Clad in nothing but his loincloth, the king’s chronicler, Togullen, rolled from his pallet. Only a single narrow window allowed light into the small domicile which doubled as his office. Shodding himself in sandals, he took a sheathed dagger, dangling by its leather strap from a hook on the wall. Taking a fresh white robe from another hook, he draped it over his free arm and exited through the only door.
Above him, he could make out the sun of the new dawn struggling to rise above the edge of the great hall’s dome. A stained glass scene otherwise filled the dome, depicting a battle between two kings in single combat. Natas, king of the Vindavians wore the batwinged helmet. Like the rest of his kinsmen, he was tall and broad of frame. All had pale skin due to the colder clime of the south. Within the slits of the black helm, one could make out the deep blue eyes, reflecting the ice cold nature of Natas’ soul. His arms reached up, extending from the lacquered black breastplate; hands locked about the throat of his mortal enemy.
Leaning over him, Tonunda shared all but one of the physical features of the Nusalleans. None grew above the shoulders of the taller southmen. They had eyes of brown, black locks, and skin turned to bronze from years spent in the harsher sun of the north. Wearing the hauberk and surcoat of his elite, Tonunda’s long tresses spilled about his shoulders. The savage little king’s hands clutched the wings of his adversarie’s helmet, his every sinew bulging on his forearms.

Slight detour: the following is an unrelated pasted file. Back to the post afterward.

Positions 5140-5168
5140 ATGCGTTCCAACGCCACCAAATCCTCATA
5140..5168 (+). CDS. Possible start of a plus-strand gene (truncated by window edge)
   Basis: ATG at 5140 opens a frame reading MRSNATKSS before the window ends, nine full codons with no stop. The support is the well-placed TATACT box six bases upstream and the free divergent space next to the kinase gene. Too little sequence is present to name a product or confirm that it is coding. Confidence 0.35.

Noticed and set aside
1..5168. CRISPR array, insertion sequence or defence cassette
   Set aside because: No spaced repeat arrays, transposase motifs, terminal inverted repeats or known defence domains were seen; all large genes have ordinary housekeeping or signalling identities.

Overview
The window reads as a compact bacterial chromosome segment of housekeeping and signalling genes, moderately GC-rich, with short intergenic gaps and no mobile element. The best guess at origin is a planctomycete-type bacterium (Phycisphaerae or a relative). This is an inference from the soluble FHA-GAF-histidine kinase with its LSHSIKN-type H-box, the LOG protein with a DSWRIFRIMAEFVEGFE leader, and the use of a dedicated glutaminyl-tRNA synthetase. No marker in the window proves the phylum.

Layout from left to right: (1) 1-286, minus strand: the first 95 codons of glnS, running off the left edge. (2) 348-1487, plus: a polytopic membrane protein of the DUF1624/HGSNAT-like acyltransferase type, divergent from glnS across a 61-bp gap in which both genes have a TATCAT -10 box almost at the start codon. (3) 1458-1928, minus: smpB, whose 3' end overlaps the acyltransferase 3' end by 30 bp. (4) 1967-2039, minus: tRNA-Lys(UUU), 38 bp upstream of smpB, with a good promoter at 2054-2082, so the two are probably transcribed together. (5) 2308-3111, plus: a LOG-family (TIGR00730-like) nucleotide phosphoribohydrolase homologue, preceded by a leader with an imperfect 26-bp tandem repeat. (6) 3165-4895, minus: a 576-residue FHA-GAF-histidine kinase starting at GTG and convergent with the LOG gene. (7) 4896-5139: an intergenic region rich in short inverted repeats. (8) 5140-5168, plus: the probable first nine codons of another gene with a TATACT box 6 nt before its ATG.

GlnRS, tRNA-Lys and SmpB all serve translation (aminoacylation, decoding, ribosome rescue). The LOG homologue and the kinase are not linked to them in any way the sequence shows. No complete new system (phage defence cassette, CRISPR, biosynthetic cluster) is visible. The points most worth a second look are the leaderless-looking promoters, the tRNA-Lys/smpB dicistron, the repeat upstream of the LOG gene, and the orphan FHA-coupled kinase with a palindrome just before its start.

Togullen wasn’t at the battle. He was a mere boy at the time, but he did see Tonunda’s homecoming and his death. Aye, he shed tears with thousands of other mourners who lined the highway through Nusalle’s capital, Caliet. A procession of the Blue River Guardsmen marched fore and aft of a stone slab being taken to a grave hewn in a local mountainside.
Togullen could make out the slab hovered just above the heads of the mourners. Atop it lay Tonunda in lifeless repose and dressed in the mail of the Blue River Guardsmen. His dead hands clutched the hafts of his twin tribesman’s axes. Out of reverence, either his family or his elite had closed his eyes. They had a unique duality, revealing his gentle nature and love for others, which he displayed for his people, even unto death. But the jade green irises also reflected his fury, wild and untamed as the bushland that reared him. In truth; a concealed cyclone which he released on his enemies with devastating results.
Beneath the slab, Tonunda’s adopted heir bore the burden of the slab alone. His statue stood second in the Hall of Heroes. Tonunda’s death struck him hardest. Nusalle’s second king would allow none of the Blue River Guardsmen to assist him in carrying the funeral slab.
Togullen smiled fondly. Aye, he wept at the time of Tonunda’s passing with the rest of Nusalle, but he chose to think of the sacrifice he made for his people. It was very similar to another king’s sacrifice; the greatest of kings.